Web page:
The way to a herbalist’s heart..

Brian, whoever you are.. you certainly know the way to a herbalist’s heart!

I found these seedlings in the greenhouse at Living Under One Sun, a community growing space in North London, where I have been learning horticulture these past couple of months. They weren’t for me (sadly!), but it was exciting to see that someone had lovingly propagated seedlings from one of the most important native plants in our Materia Medica. I confess I have only ever seen Hawthorn out in the wild, and in its ‘adult’ form, as it is the most common hedgerow species in the British countryside.

In May, it bursts into a mass of pretty white flowers, tinged with pink, which is why it sometimes goes by the name of ‘Mayblossom’. In Autumn, it is covered with little pillar-box red berries. In medicine, both the flowering tops and the berries are used, as they share many of the same chemical constituents. In my practice, I often use both the berries and flowering tops together, to take advantage of the full spectrum of constituents in the plant.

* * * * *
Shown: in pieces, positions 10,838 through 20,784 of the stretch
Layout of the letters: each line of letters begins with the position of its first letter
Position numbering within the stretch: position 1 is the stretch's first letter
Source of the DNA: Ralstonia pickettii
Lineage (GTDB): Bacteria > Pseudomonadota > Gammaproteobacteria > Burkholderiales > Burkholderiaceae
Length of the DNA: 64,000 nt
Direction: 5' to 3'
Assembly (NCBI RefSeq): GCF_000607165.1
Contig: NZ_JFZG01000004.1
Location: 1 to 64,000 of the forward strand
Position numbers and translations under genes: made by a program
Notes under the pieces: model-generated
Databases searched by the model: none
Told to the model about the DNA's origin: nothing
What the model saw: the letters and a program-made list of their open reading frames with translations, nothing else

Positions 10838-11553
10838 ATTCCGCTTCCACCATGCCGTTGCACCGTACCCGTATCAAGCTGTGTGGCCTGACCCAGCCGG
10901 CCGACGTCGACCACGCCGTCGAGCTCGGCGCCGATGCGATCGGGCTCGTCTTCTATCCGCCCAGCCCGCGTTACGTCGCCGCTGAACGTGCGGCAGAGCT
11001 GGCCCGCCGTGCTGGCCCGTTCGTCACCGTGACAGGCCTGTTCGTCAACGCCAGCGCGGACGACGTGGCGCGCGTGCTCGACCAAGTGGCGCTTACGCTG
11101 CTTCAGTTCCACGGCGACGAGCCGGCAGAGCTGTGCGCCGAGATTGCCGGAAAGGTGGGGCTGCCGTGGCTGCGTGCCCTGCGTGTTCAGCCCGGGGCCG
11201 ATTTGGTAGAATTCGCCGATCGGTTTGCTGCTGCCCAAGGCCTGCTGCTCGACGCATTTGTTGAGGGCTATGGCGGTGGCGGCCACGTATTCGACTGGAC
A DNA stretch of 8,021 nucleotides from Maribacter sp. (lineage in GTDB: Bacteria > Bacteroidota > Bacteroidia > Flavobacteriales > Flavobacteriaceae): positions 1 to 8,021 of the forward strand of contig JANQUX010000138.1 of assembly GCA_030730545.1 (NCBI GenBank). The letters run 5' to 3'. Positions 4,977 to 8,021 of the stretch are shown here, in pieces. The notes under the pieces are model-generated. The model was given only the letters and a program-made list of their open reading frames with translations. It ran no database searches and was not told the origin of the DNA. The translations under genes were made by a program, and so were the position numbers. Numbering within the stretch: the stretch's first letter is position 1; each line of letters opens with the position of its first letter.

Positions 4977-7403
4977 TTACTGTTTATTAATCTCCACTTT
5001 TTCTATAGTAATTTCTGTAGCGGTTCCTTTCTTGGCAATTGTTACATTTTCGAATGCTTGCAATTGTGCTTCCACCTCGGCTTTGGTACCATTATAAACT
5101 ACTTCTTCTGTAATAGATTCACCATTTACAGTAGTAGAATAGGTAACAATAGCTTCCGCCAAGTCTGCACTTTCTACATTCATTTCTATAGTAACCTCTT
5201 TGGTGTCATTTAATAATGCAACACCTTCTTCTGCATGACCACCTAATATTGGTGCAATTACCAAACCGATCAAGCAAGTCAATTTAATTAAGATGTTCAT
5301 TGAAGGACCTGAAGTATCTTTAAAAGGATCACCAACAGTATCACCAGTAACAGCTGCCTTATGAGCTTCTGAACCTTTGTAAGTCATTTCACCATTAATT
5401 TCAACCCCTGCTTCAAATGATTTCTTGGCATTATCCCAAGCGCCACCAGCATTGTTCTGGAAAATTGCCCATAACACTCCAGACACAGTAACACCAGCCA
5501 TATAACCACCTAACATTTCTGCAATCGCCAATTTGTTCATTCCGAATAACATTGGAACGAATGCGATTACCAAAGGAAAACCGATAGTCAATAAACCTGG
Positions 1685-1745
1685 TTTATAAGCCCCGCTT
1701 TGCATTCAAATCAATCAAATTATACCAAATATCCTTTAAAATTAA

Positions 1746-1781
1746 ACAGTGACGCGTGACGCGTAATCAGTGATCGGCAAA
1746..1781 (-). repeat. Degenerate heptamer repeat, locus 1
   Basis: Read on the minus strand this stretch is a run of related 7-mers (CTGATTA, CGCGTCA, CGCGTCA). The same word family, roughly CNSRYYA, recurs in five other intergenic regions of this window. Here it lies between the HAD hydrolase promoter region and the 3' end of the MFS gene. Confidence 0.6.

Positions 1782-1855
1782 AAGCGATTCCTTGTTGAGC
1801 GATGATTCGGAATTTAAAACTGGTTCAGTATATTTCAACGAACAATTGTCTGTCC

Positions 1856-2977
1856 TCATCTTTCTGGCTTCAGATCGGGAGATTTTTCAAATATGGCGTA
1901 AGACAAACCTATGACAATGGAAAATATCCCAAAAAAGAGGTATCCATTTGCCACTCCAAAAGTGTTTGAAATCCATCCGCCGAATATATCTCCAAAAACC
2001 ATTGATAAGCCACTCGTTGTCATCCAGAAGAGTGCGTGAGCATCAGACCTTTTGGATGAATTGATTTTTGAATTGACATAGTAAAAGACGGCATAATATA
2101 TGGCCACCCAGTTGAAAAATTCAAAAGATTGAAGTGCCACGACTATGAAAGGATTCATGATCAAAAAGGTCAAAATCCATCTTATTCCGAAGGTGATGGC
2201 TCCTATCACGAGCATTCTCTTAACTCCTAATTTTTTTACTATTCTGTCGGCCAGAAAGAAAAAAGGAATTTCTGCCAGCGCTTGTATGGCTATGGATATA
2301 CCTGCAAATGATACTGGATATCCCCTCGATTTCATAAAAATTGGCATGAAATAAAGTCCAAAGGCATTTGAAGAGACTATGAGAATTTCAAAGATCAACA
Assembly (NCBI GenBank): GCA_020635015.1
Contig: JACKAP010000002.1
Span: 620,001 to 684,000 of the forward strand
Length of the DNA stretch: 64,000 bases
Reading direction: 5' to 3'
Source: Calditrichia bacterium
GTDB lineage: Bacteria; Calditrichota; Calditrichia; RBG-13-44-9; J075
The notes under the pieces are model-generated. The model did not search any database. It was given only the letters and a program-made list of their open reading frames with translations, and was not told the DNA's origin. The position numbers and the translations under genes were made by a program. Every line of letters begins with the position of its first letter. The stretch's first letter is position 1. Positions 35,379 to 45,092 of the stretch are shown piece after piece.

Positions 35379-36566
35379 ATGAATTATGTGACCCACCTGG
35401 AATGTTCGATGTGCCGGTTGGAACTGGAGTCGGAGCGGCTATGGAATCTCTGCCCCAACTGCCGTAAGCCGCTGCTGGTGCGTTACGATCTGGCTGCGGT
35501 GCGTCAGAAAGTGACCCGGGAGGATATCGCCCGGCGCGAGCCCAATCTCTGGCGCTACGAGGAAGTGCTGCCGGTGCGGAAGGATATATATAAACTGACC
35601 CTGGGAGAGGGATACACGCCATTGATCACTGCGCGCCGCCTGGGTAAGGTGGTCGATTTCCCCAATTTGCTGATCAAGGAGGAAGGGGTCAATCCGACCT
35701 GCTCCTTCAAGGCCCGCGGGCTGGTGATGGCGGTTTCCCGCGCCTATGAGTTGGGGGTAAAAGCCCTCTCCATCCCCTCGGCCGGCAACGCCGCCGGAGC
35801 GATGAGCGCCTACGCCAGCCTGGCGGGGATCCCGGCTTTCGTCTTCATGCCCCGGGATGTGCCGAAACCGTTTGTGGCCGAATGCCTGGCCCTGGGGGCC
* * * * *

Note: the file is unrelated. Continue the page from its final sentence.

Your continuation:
Medicinally, Hawthorn is well-known these days for its cardiovascular effects, although this was not always the case. In 1896, the New York Medical Journal published the story of an Irish medic called Dr. Green, who was known for his ‘singular success’ in treating heart disease. After his death, it was disclosed that he had been using hawthorn berry tincture to treat his patients.

Safety notes: If you have a health condition, it is important to seek advice from a medical herbalist or other health professional before self-medicating.

Bruton-Seal, J. & M. (2009). Hedgerow Medicine: Harvest and Make Your Own Herbal Remedies. Ludlow: Merlin Unwin Books.

Chevallier A. (2000). Encyclopedia of Herbal Medicine’ (2nd ed.). NY: Dorling Kindersley.

Fisher, C. (2009). Materia Medica of Western Herbs. Nelson: Vitex Medica.

Grieve, M. (1971) A Modern Herbal. New York: Dover Publications.

Hatfield, G. (2007). Hatfield’s Herbal: A Secret History of British Plants. London: Penguin Books.

Kuhn, M. A. & Winston, D. (2008). Herbal Therapy & Supplements: A Scientific and Traditional Approach. Philadelphia: Wolters Kluwer Health/Lippincott Williams & Wilkins